AgNO3(aq) + Br-(aq) AgBr(s) + NO3-(aq)
AgBr(s) + 2NH3(aq) [Ag(NH3)2]+(aq) + Br-(aq)

Add aqueous silver nitrate


to a solution of substance in
dilute nitric acid, followed

Iodide ion; I-

by ammonia solution
Add aqueous barium
chloride to the solution of
the substance followed by
dilute hydrochloric acid.
Add aqueos barium
chloride to the solution of
the substance followed by
dilute hydrochloric acid.

Sulphate ion;
SO42Sulphite ion;
SO32-

Yellow precipitate formed insoluble in


dilute or concentrated ammonia solution.
Yellow precipitate is silver iodide (AgI)
AgNO3(aq) + I-(aq) AgI(s) + NO3-(aq)

White precipitate formed insoluble in


dilute hydrochloric acid. The white
precipitate is barium sulphate (BaSO4)
2BaCl2(aq) + SO42-(s) BaSO4(s) + 2Cl-(aq)

White precipitate formed soluble in


dilute hydrochloric acid. The white
precipitate is barium sulphate (BaSO3)
2BaCl2(aq) + SO42-(s) BaSO4(s) + 2Cl-(aq)
2H+(aq) + BaSO3(s) Ba2+(aq)+ SO2(s) + H2O(l)

nitrate ion; NO3

Hydroxide ion;
OH-

THE NEN SERIES

Add freshly prepared iron (II)


sulfate solution followed by
slow addition of concentrated
sulfuric acid to the solution

Brown ring forms at the junction of the


two liquid layers. The brown ring is
FeSO4.NO

Drop solution of substance


on red litmus paper.
Add ammonium compound
to solution of substance and
warm.

Litmus turns blue


Pungent gas that turns moist red litmus paper
is released. The gas is ammonia

NH4+(aq) + OH-(aq) NH3(g) + H2O(l)

O-Level chemistry notes 2013-2014 school year prepared by Nkemzi E.N

Qualitative analysis (test for ions and gases)

(C) Test for Common gases


Many gases have confirmatory. Nitrogen is a gas without a confirmatory test.
Gas / colour
Test
Observations (results) and theory
Hydrogen; (H2) /
Colourless
Carbon dioxide;
(CO2) / Colourless

Oxygen; (O2) /
Colourless

Chlorine; (Cl2) /
greenish yellow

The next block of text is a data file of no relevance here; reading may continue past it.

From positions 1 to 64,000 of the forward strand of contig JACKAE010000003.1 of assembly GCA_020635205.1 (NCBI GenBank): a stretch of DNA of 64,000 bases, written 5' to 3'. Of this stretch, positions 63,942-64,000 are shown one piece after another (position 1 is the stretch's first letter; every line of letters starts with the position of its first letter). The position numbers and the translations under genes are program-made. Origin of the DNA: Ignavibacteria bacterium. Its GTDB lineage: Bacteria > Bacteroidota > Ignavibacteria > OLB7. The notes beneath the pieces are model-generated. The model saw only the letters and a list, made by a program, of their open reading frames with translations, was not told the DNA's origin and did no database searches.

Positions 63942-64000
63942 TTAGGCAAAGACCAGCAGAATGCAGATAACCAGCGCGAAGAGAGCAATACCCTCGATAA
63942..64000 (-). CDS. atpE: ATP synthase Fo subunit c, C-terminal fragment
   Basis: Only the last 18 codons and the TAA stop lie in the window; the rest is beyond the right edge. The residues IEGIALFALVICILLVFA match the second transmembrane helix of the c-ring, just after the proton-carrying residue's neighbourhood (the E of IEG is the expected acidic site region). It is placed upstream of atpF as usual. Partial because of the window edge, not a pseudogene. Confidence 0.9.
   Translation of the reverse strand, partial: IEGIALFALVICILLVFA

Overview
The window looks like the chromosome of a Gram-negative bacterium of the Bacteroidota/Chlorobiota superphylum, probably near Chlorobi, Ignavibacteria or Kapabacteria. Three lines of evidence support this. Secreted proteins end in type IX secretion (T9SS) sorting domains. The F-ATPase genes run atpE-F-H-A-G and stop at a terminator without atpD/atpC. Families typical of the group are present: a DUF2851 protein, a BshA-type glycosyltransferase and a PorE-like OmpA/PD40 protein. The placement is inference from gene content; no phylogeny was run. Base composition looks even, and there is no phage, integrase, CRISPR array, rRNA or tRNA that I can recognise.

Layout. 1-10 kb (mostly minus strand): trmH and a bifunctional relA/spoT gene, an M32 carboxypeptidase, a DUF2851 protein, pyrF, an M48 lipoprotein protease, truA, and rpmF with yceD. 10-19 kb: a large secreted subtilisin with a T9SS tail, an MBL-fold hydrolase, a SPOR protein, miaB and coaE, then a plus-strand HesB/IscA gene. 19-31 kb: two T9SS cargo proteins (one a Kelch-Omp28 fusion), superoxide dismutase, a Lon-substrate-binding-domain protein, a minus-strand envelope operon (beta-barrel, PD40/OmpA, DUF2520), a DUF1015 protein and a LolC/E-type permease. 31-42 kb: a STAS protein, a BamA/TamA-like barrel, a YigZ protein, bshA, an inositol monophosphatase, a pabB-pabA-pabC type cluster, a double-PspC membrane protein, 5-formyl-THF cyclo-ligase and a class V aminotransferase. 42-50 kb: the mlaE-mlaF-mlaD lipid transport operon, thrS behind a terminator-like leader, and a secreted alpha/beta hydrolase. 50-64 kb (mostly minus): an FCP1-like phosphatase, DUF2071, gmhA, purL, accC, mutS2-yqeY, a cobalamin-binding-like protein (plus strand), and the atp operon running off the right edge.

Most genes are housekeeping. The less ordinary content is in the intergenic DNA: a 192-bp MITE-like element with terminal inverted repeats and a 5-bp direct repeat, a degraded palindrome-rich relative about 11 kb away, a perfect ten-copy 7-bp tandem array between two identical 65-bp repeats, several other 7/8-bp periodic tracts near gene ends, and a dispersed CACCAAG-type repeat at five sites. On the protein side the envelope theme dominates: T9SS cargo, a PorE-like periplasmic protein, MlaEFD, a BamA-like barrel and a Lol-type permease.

Hydrogen chloride;
(HCl) / colourless
but fumes in moist
air

Ammonia; (NH3) /
colourless
Nitrogen dioxide;
(NO2) / brown
Hydrogen sulphide;
(H2S) / colourless
Carbon monoxide;
(CO) / Colourless

Put a lighted splint into


a sample of the gas.
bubble a regulated
amount of gas through
limewater; (Ca(OH)2
solution)
Put a glowing splint
into a sample of the
gas.
Lower moist blue
litmus into the gas

Burns with a " squeaky popping" sound

Lower moist moist


starch-iodide paper into
the gas
Lower moist blue litmus
into the gas and bubble
gas through aqueous
silver nitrate
Insert moist red litmus
into the gas

Paper turns blue black


Cl2(g) + 2I-(aq) 2Cl-(aq) + I2-starch complex.

Bring gas very close to


fuming hydrochloric acid
in a test-tube

Lower moist blue


litmus into the gas
Lower moist freshly
prepared lead (II) acetate
paper into the rotten egg
smelling gas.
Bring flame in contact

2H2(g) + O2(g) 2H2O(l).


lime water turns milky are observed. The
gas given off is carbon dioxide. Excess
CO2(g) turns milky solution clear.
Ca(OH)2(aq) + CO2(g) CaCO3(s) + H2O(l)

Splint relights

C(in wood) + O2(s) CO2(s).


Litmus turns red then white (bleached)
Cl2(g) + H2O(l) 2H3O+(aq) + Cl-(aq) + OCl-(aq)
2HOCl(aq)+ dye 2HCl(aq)+ bleached dye + O2(g)

Litmus turns red and white precipitate formed


on bubbling through aqueous AgNO3.
HCl(g) + H2O(l) 2H3O+(aq) + Cl-(aq)
HCl(aq) + AgNO3(aq) AgCl(s) + HNO3(aq)
Litmus turns blue
NH3(g) + H2O(l) NH4+(aq) + OH-(aq)
White cloud formed
NH3(g) + HCl(g) NH4Cl(g).

Litmus turns red


2NO2(g) + H2O(l) 2H+(aq) + NO3-(aq) + NO2-(aq)
Paper turn black. Black precipitate is lead (II)
sulphide (PbS(s)).
H2S(g) + Pb2+(aq) PbS(s) + 2H+(aq)

Burns with a blue flame to produce a gas


that turns lime water milky
2CO(g) + O2(g) CO2(aq)
Ca(OH)2(aq) + CO2(g) CaCO3(s) + H2O(l).

Sulphur dioxide;
(SO2) / colourless
Nitrogen monoxide;

(NO) / Colourless

Lower freshly prepared


potassium dichromate
paper into the gas
Expose to air or oxygen

Paper changes from orange to green


3SO2(g) + Cr2O72-(aq) + 2H+(aq) 2Cr3+(aq) + 3SO42(aq) + H2O(l)

Turns brown
2NO(g) + O2(g) 2NO2(g)

(D) OTHER TESTS


(a) Physical test for water:
Pure water is a colourless liquid which freezes at 0C and boils at 100C. If the water is
impure, then it freezes below 0C and boils above 100C .
(b) Chemical test for water:
- Water turns white anhydrous copper (II) sulphate powder to blue hydrated copper (II)
sulphate crystals.
CuSO4(s) + 5H2O(l) CuSO4.5H2O(s).
white
blue
- Water turns blue anhydrous cobalt (II) chloride powder to pink hydrated cobalt (II)
chloride crystals.
CoCl2(s) + 6H2O(l) CoCl2.6H2O(s).
blue
pink
THE NEN SERIES

O-Level chemistry notes 2013-2014 school year prepared by Nkemzi E.N